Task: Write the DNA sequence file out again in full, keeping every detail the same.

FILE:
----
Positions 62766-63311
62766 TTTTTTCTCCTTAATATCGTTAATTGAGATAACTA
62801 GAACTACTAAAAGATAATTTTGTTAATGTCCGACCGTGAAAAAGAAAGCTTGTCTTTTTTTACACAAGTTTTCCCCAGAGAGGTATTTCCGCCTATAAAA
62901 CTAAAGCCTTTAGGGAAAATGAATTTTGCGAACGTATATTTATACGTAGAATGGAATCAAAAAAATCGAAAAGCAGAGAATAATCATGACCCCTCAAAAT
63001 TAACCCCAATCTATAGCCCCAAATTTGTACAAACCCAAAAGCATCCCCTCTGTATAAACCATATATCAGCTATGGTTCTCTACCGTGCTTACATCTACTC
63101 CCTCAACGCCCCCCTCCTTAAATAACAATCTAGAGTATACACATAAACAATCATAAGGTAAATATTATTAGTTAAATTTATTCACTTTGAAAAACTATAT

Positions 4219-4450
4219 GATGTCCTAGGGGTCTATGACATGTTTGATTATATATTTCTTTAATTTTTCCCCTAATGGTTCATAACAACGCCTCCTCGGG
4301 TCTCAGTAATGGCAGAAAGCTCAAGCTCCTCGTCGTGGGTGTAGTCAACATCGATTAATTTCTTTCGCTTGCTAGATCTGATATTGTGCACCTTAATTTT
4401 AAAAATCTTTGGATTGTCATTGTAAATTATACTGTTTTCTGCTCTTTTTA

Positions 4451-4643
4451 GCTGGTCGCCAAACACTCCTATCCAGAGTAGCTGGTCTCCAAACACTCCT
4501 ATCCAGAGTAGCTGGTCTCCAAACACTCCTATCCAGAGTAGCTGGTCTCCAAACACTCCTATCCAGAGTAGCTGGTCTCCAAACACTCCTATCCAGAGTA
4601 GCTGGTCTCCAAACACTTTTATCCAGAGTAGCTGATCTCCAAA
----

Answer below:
Positions 62766-63311
62766 TTTTTTCTCCTTAATATCGTTAATTGAGATAACTA
62801 GAACTACTAAAAGATAATTTTGTTAATGTCCGACCGTGAAAAAGAAAGCTTGTCTTTTTTTACACAAGTTTTCCCCAGAGAGGTATTTCCGCCTATAAAA
62901 CTAAAGCCTTTAGGGAAAATGAATTTTGCGAACGTATATTTATACGTAGAATGGAATCAAAAAAATCGAAAAGCAGAGAATAATCATGACCCCTCAAAAT
63001 TAACCCCAATCTATAGCCCCAAATTTGTACAAACCCAAAAGCATCCCCTCTGTATAAACCATATATCAGCTATGGTTCTCTACCGTGCTTACATCTACTC
63101 CCTCAACGCCCCCCTCCTTAAATAACAATCTAGAGTATACACATAAACAATCATAAGGTAAATATTATTAGTTAAATTTATTCACTTTGAAAAACTATAT

Positions 4219-4450
4219 GATGTCCTAGGGGTCTATGACATGTTTGATTATATATTTCTTTAATTTTTCCCCTAATGGTTCATAACAACGCCTCCTCGGG
4301 TCTCAGTAATGGCAGAAAGCTCAAGCTCCTCGTCGTGGGTGTAGTCAACATCGATTAATTTCTTTCGCTTGCTAGATCTGATATTGTGCACCTTAATTTT
4401 AAAAATCTTTGGATTGTCATTGTAAATTATACTGTTTTCTGCTCTTTTTA

Positions 4451-4643
4451 GCTGGTCGCCAAACACTCCTATCCAGAGTAGCTGGTCTCCAAACACTCCT
4501 ATCCAGAGTAGCTGGTCTCCAAACACTCCTATCCAGAGTAGCTGGTCTCCAAACACTCCTATCCAGAGTAGCTGGTCTCCAAACACTCCTATCCAGAGTA
4601 GCTGGTCTCCAAACACTTTTATCCAGAGTAGCTGATCTCCAAA